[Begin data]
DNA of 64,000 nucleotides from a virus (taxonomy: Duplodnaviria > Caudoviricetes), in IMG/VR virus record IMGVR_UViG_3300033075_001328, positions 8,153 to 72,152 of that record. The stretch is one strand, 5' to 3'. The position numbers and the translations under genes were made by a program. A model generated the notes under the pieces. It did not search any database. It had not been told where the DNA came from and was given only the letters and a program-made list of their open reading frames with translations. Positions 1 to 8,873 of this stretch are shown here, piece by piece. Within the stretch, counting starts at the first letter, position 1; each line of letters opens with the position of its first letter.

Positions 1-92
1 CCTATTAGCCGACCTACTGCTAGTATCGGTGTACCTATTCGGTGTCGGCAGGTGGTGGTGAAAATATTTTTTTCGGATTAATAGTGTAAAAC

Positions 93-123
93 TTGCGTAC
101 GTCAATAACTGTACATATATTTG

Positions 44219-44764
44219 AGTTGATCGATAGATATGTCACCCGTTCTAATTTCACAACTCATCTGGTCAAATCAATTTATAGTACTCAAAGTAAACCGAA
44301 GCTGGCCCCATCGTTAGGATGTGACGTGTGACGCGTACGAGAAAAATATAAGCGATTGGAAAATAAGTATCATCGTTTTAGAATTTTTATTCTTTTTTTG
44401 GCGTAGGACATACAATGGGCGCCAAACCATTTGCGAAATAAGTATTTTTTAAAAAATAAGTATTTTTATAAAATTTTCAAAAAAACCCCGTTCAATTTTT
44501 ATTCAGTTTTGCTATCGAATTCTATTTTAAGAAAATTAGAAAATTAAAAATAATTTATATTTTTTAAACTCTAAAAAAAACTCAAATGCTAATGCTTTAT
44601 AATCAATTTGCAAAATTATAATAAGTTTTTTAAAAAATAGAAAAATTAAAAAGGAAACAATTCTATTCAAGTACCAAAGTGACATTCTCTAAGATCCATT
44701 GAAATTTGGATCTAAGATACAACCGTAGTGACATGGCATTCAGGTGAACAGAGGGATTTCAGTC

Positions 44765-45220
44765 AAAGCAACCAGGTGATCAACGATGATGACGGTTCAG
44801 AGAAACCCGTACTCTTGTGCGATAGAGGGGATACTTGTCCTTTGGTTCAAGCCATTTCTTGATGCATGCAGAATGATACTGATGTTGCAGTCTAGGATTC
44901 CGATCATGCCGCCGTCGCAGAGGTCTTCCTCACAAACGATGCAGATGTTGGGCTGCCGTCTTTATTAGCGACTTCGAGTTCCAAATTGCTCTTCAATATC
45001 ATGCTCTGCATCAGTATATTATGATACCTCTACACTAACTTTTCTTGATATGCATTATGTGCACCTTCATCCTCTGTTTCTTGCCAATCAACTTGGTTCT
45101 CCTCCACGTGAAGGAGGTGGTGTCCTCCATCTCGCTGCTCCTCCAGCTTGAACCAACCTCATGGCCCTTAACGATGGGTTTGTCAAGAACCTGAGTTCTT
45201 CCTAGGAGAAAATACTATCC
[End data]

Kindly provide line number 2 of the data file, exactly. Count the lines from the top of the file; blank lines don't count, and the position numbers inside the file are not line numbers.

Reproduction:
Positions 1-92